'Tis the Season to be Cautious, Fa la la la la, la la la la Before we get into the note of caution, for those currently observing Seasonal Holidays around the world, we’d like to wish you all a joyful and safe time with your loved ones. For many of…
Head in the Cloud
I started working in security when it wasn’t glamorous. I just love math — so much so that I earned my degree in math and computer science at Southern Methodist University. I went on to earn my master’s degree in computer engineering, specializing in security protocols because I was fascinated by cryptography and how it involved using math to solve real problems. My thesis actually dealt with the validation of security protocols.
I graduated and got a job in Silicon Valley for a security company. That was 14 years ago, in a time when no one really thought all that much about cybersecurity. Now companies are investing a lot into this industry, and there are so many careers opening up that didn’t exist before.
For a few years, I worked for a startup that built large-scale, distributed storage systems for enterprises. I got to help the company reinvent I/O virtualization, which was groundbreaking at the time and was really exciting for me. From there I joined another firm that built a Software as a Service (SaaS) application that would allow enterprises to move their workloads from on-premise environments into the cloud, which, again, was ahead of its time. So I’ve been fortunate to have worked for forward-thinking companies and help develop what we now know as the public cloud. The work I have done throughout my 15 years is what I get to leverage at Palo Alto Networks today.
I actually had an opportunity to join Palo Alto Networks right from the beginning, when it was a brand-new startup, but at the time I was enjoying the work I was doing and I wasn’t ready to go. But while I loved that work, if I had it to do over again, I would have joined Palo Alto Networks sooner, without question. We’re working on technology that is going to change how enterprises function. It’s going to be part of their core, a crucial piece of the puzzle, and that’s not something many companies can say. For someone just starting out in their career, to be part of that journey is just incredible.
But job satisfaction and the ability to come in every day and make an impact are what’s most important to me. The ability to learn new technologies, build products, and have them actually be used by customers to secure our future is what drives me. It’s what I’m passionate about. And that’s why I come to work every day. I can achieve all that at Palo Alto Networks.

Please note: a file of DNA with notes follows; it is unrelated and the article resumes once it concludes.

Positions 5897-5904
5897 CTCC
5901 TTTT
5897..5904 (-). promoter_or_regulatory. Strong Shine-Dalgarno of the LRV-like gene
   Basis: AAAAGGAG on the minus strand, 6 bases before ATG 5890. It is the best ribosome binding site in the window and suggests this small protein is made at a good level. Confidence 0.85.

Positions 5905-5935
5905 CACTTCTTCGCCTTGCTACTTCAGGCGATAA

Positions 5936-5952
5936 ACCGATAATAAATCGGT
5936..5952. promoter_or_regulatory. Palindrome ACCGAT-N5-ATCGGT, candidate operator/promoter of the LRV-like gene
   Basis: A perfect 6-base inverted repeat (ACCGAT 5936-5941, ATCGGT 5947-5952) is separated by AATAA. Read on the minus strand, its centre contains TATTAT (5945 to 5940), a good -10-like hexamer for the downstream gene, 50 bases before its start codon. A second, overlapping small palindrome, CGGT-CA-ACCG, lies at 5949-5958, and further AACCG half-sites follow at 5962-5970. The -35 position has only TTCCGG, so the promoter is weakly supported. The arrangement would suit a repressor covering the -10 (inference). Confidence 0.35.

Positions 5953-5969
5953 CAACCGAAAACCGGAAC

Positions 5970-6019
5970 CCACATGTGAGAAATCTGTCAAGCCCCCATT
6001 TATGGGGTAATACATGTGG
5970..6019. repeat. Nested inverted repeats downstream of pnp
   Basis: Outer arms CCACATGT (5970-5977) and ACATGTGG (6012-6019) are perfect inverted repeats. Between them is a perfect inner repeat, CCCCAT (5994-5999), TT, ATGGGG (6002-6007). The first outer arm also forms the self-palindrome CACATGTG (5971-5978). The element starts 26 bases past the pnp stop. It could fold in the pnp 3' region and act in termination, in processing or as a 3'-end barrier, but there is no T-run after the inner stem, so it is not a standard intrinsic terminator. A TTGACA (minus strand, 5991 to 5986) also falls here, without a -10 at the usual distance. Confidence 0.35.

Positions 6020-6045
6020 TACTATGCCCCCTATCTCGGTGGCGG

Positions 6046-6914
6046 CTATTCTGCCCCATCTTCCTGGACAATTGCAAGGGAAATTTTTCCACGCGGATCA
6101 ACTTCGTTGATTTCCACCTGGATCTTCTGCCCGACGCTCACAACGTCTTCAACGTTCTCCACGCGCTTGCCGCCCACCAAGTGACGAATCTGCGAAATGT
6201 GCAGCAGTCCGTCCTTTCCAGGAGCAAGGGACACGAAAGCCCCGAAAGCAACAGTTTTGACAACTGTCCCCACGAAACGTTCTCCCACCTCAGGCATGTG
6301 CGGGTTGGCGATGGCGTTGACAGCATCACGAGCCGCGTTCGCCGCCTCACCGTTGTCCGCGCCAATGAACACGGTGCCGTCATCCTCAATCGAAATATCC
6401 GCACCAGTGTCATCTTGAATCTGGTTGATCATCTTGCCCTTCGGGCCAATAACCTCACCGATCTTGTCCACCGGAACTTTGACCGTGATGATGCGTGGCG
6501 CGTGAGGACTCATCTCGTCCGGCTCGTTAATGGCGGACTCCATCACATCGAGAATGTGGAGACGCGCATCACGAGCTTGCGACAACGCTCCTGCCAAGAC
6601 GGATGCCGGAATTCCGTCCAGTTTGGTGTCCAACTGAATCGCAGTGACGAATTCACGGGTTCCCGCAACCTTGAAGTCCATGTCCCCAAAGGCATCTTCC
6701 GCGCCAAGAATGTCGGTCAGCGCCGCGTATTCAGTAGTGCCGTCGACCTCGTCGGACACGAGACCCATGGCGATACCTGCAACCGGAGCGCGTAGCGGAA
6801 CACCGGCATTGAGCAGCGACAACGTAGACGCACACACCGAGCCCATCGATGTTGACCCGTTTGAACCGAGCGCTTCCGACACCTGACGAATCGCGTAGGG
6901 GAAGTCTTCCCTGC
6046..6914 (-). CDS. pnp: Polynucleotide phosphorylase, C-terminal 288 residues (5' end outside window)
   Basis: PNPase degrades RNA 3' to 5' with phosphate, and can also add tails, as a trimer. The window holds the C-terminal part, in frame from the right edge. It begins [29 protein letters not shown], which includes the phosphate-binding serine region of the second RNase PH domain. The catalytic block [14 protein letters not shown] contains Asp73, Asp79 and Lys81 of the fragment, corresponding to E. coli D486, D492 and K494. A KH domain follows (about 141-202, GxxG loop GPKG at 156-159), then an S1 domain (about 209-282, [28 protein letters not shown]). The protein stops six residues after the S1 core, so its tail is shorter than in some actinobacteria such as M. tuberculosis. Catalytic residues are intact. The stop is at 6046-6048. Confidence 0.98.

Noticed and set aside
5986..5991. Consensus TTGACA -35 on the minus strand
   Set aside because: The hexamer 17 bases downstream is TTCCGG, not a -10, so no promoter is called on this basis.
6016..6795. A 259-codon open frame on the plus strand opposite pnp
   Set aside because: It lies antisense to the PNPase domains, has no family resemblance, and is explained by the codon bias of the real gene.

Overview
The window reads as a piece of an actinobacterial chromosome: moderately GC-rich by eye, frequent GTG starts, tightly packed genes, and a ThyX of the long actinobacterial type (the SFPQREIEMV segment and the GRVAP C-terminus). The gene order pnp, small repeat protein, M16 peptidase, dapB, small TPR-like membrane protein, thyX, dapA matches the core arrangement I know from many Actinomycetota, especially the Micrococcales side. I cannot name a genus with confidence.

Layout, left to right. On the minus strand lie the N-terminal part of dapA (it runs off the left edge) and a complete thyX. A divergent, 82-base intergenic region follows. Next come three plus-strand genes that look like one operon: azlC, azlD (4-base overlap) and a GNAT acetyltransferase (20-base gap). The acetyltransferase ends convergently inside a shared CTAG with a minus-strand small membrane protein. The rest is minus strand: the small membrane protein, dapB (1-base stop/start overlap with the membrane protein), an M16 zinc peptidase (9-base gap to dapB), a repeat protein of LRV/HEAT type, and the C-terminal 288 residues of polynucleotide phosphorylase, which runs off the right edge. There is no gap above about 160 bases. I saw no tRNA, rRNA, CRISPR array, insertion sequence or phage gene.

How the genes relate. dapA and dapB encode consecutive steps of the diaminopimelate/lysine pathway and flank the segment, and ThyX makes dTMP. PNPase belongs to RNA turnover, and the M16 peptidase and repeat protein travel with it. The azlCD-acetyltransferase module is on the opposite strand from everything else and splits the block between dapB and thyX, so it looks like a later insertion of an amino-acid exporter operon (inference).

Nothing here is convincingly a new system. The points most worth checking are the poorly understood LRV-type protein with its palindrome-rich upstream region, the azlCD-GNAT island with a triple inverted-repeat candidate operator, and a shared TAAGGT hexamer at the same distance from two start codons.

The Importance of Cybersecurity in the Cloud and the Careers that Come With It
I am the Principal Cloud Architect at Palo Alto Networks, but I think of myself as the cloud-native and container-native security evangelist. Pardon the pun, but in this role, I’m developing cloud security products from a “high level.” My goal is to make our products more cloud-native, which involves working with many of our products, including Prisma, our cloud security platform, which includes RedLock, a threat-detection and security analytics platform, and Twistlock, a software suite for securing cloud-native applications.
In the last couple of years, many chief information security officers (CISOs) and IT departments at major corporations around the world have been mandated by their top executives that large percentages of their business need to be migrated to the cloud within a couple of years. What we often see is that these are well-entrenched enterprises that up to this point have stored information in on-premise data centers. They see migrating to the cloud as an opportunity to be far more agile and have infinite capacity, just a few clicks away. But they don’t realize how much complexity is involved with making sure their assets stay secure — they understand the need for cybersecurity in the cloud, but they frequently take for granted that the cloud is secure, and that isn’t always the case. And with the proliferation of smart devices consuming more of our daily lives — and the cloud — every day, that’s an assumption we cannot afford to make.
That’s where Palo Alto Networks comes in. Our employees act as security advisors to educate our customers about why they need a partner like us to provide security in the cloud, and help them understand the full range of tools we offer through our platform to help address their security needs. I also work with cloud service providers to ensure that our products not only integrate seamlessly with theirs but that we adhere to a shared security model that enables enterprises to confidently transition to the cloud, and that our products can be smoothly integrated with theirs.
I develop prototypes and proofs of concept and demonstrate them for our marketing team so they can understand and highlight the work we’re doing. And at times I’m writing white papers or presenting webinars about our products and cloud security. While this may not all be in a day’s work, I am fortunate to be part of the entire lifecycle of our products, from conception to creation and beyond, and my job is never dull.
Whether you’re seeking a new career, contributing to the migration and security of the cloud, or building the architecture to get us there, now’s the time to start exploring.
By: Jen Miller Osborn, Sr Mgr, Research “We are deeply committed to both advancing cyber best practices to the general public and building a diverse and inclusive cyber workforce of the future.” At the end of Cybersecurity Awareness Month, also…